One of my favorite things about learning is the serendipity of it all.    We know we need to learn something or grow in some way, and voila, as we are out in the world, and read blogs, and read books, we stumble over these things serendipitously.

That’s one of the things I love about bookstores and libraries as well–wandering to a shelf that seems pertinent and finding all sorts of connections there.

This morning my serendipitous find was this incredible post by Jan Smith, about the interconnectedness of our organizations, and the work of Margaret Wheatley on how change happens through an interconnected network, and not so much through hierarchical organizations.

Wheatley’s book has been sitting on my bookshelf for several years, unread, coincidentally, so now I will add it to my “real” reading list.

Smith quotes Elizabeth Donohoe Steinberger, writing in School Administrator, ironically from an article that is 13 years old!

“…I see the need to create organizations where people can bring their whole selves. Unless we create organizations where all of us feel we can contribute in multiple and unexpected ways, the organization cannot survive into the future. There is no way to be adaptive and resilient without having everyone engaged in the work.”

In this even faster-paced, web 2.0 environment, the idea that we all need to feel free to contribute, organize and create in order to be resilient and move the organization forward is important.  What role does leadership play in this?

Wheatley, it appears, would suggest that the leadership of all of us is important, something I alluded to in a recent post.

So rather than think of this theoretically, how can we take steps to be leaders on our own campuses, whether we are individual classroom teachers, librarians, tech coordinators?  What can we do to invite others in?

What obstacles prevent that from happening?  And how can we make this more concrete?

Even if conditions are not ideal where any of us are, how can we step forward and connect in serendipitous ways with others?

4 thoughts on “Serendipity

  1. Carolyn,
    I love your questions:
    “…how can we take steps to be leaders on our own campuses, whether we are individual classroom teachers, librarians, tech coordinators? What can we do to invite others in?
    What obstacles prevent that from happening? And how can we make this more concrete?

    In my district BLC stands for Building Leadership Capacity and that is what you are asking about!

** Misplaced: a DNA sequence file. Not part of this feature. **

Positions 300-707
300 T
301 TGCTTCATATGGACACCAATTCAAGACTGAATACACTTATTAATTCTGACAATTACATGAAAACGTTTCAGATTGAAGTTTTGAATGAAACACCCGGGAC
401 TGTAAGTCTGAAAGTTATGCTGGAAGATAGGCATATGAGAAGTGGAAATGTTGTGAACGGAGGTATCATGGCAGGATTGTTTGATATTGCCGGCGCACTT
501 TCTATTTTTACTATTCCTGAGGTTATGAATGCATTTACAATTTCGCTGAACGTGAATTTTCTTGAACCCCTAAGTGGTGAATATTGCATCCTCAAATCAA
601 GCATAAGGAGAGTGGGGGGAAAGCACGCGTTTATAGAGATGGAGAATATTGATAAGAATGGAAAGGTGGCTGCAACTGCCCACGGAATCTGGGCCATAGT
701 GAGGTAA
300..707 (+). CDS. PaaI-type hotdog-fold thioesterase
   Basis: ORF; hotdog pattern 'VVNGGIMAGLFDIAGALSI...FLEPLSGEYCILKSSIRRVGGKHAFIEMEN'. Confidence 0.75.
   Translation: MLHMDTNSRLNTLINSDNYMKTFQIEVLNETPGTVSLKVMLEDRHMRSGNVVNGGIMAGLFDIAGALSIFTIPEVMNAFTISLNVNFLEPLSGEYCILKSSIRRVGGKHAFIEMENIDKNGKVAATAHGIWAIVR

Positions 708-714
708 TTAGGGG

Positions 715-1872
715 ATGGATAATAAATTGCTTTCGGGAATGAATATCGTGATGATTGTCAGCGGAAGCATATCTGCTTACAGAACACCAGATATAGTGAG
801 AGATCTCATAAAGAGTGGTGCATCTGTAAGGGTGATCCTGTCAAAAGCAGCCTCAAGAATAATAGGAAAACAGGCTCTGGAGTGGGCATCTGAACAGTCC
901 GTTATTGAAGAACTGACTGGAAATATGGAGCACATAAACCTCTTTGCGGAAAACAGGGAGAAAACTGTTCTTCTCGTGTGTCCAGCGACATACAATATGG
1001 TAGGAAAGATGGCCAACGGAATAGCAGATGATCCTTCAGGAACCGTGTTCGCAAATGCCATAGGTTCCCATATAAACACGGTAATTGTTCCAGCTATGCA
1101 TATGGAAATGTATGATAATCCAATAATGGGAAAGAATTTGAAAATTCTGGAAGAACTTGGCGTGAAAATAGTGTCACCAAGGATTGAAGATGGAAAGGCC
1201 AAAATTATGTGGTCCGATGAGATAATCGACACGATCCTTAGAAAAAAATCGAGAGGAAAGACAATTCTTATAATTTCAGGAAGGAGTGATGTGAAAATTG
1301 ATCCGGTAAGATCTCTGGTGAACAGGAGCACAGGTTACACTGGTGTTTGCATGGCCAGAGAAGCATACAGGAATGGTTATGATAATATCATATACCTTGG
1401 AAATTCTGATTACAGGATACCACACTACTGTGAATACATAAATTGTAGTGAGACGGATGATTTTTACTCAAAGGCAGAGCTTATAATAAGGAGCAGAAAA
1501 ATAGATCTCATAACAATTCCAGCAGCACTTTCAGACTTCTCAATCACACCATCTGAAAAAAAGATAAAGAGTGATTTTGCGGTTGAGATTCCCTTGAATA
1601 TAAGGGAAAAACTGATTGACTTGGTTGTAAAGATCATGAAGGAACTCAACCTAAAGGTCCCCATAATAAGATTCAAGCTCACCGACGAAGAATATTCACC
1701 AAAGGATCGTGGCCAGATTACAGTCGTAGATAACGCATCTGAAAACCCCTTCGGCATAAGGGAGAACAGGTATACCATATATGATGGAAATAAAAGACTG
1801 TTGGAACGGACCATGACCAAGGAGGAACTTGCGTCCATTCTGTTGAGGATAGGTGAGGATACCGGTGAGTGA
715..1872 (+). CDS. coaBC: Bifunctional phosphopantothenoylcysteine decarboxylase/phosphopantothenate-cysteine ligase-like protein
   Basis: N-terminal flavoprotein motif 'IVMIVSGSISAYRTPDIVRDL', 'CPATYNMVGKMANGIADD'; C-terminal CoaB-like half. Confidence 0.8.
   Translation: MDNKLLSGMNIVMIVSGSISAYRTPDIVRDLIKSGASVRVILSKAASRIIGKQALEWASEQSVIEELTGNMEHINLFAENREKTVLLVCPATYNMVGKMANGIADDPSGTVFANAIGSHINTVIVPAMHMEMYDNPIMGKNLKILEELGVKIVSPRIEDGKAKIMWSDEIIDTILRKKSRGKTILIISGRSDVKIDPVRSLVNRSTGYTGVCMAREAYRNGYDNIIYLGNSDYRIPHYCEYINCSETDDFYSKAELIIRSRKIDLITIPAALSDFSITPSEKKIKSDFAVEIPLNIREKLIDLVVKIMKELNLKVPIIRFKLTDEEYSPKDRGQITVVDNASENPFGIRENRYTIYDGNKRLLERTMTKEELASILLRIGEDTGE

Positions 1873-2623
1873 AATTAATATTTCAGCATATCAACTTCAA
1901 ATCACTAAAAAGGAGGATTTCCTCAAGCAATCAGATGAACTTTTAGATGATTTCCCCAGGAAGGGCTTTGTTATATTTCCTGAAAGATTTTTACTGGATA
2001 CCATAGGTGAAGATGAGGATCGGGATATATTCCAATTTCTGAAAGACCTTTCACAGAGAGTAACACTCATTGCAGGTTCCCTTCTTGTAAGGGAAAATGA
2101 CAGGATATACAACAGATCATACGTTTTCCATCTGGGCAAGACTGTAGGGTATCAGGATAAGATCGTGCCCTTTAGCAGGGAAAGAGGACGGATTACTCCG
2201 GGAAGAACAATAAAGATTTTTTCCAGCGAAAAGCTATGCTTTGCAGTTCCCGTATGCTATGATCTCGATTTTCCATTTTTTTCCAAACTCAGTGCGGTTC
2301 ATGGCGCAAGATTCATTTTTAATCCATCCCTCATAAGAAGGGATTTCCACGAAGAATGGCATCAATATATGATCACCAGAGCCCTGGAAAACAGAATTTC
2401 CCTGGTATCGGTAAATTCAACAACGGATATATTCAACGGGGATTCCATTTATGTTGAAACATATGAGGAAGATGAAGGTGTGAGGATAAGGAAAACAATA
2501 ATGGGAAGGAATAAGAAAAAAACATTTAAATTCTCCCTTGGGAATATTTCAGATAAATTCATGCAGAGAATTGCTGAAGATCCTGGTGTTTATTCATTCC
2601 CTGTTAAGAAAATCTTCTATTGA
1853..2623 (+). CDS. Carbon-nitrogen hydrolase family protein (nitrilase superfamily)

To answer all of your questions at once, I would suggest that teachers need more collaboration time! We need mentorship, we need shared vision, and we need encouragement… all of which arise out of putting teachers together around a specific action plan.

    As an example, we have technology integration experts in our schools who are better connected digitally to others than they are connected to their teaching partners in their schools. They sit in different rooms all day then the digitally connected expert shares their insights online.

    Espousing the values of a new way of thinking does nothing compared to a shared experience with teachers and students doing new things in new ways.

    Our current leaders need to have time to share their wisdom built into the daily schedules of our schools.

  2. Now this is serendipity! I first subscribed to your blog in May because I love the way you write and your ideas, but for some reason your fabulous posts have not been dropping into my feeder. Probably operator error on my part.
    I have the same questions about leadership and change, and I think Dave’s answer–we need time to collaborate–is a big part of the solution. And I think it will also take a sea change in the way we imagine leadership. The leader as boss paradigm is still pervasive in our culture, even school cultures. And even though the models of distributed leadership and capacity building ideas are not new, they aren’t widely understood in most schools–I hadn’t heard of them until last October.
    Dave’s district is not far from mine (a 2 hour ferry ride and a drive up the Island), and ours is also encouraging leadership by promoting “leading from where you stand” with a year-long series of gatherings.
    Dave’s example of colleagues feeling more connected digitally than personally with those in the same building or district resonates with me, too. I think it’s because there isn’t a good mechanism to find those nearby connections–which seems counter-intuitive. My example is that I would love to find someone in my district who is using Voice Thread. I am sure someone is–but I don’t know how to find them. We don’t have the mechanism to connect. But I have found others using VT by connect with them online.
    By the way, Carlolyn, the quotation in your post and mine is Margaret Wheatley’s, not Elizabeth Donohoe Steinberger who interviewed her. My fault. I edit my post to be more clear. Sorry about that.

  3. Hi Carolyn,
    Good questions. Since blogging in January I am astounded by the acquaintances I have made throughout the world. Every one of the sincere people who have posted seems serendipitous to me. Teachers in New Zealand, Argentina, South Korea, etc.

    For students this experience can also be achieved through the development of teacher moderated blogs which encourage the exchange of ideas on a local and global level.

    I recently blogged about two high school writers who met through an online journal hosting site and their relationship blossomed into a novel purchased by Random House.

  4. I love visiting your blog Carolyn. I always find something that I take away and mull over. I think it’s serendipitous that I’ve found an inspirational teacher-librarian who shares so much of my thinking! Thanks for your insightful posts -I value them greatly.

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